Know that many highly accomplished judges, law professors, and lawyers also struggle with legal citation (see the Getting Perspective tab).
Remember the general principles of the Bluebook:
1. Give yourself enough time. Many students leave Bluebooking until the end, when they are proofreading their papers, only to discover that they need to use a print source or clarify a rule with their professor. Give yourself enough time to visit the library and talk to your professor.
2. Use the right source. (Hint: It's probably print.) The Bluebook requires you to cite to specific sources. In particular, students are often tripped up by R18.2, which requires the use of print sources, exact copies of print sources, or authenticated or official documents. If you're baffled by where to find the date or other information online, it's probably because you're supposed to be using print.
3. Find a good guide. Many print and online guides simplify and explain the rules of the Bluebook. Additionally, the Bluepages at the beginning of the book provide a simplified overview of the Bluebook, designed for court documents but useful as a starting point for academic writing, too. For a complete list of guides, see the Guides and Tutorials tab.
4. Talk to your professor. The Bluebook doesn't provide clear guidance in every situation and many professors have special rules about, e.g. which reporter to cite. If you run into a tricky source, check in with your professor to see how they would like you to handle it.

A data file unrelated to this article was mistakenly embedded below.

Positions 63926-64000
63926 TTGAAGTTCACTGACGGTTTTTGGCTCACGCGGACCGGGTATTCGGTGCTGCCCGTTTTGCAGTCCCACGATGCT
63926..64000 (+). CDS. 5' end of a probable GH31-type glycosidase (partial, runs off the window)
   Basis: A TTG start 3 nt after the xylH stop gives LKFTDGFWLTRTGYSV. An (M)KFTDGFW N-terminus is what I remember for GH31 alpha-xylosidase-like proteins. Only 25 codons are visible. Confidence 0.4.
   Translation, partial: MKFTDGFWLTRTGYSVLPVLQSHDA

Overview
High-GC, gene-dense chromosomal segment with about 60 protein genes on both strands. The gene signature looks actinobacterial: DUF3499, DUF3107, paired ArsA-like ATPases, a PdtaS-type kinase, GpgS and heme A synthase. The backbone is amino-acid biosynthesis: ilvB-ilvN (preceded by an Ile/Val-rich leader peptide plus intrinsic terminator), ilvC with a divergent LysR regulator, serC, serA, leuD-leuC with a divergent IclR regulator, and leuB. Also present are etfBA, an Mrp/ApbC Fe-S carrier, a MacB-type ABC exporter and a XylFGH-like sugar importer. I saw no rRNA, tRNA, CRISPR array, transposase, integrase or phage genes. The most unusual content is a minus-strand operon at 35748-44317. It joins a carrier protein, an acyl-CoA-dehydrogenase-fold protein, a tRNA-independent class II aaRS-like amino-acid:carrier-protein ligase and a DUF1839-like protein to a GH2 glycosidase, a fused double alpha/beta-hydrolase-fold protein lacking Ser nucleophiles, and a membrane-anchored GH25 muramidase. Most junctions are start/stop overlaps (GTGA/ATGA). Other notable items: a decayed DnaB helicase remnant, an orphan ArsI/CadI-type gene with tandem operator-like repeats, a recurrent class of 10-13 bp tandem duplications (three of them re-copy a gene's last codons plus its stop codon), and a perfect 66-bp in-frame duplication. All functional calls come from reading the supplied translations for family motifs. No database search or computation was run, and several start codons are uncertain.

5. Get advice from Loyola's writing specialists or student writing tutors. To schedule an appointment, visit the TWEN pages for Legal Writing Resources or Loyola Writing Tutors. For more details, see:
6. Get advice from a librarian. We are always happy to help you locate the relevant rules, find a guide, or search for possible model citations if you stop by the reference desk (located behind the front desk) or email firstname.lastname@example.org.
7. Email the editors of the style guide. If being really and truly complete is important to you (or your professor, boss, or law review editor), the Bluebook editors can be reached at email@example.com.
8. Talk to your professor. We mean it.
9. Use a model from the style guide's publisher.
If you're puzzled by how to format a particular source in Bluebook style, search for it in the five journals that publish the Bluebook (Columbia Law Review, Harvard Law Review, University of Pennsylvania Law Review, and Yale Law Journal) and then use their citation style as a model.
Likewise, if you're puzzled by how to format a particular source in California Style Manual style, search for it in California Supreme Court cases and then use their citation style as a model.
10. Use a model from the court or journal where you are submitting the document.
If you are writing a brief for a court or an article for a journal, search cases from that court or articles from that journal to see how they have formatted citations in the past.
11. Use a model from another style guide.
If the Bluebook does not provide a citation form for a particular source, consider using the citation form from a more specific manual. For example, use the California Style Manual's citation for Witkin.
Be cautious when using this strategy- it is always best to check with your professor or a more experienced attorney first.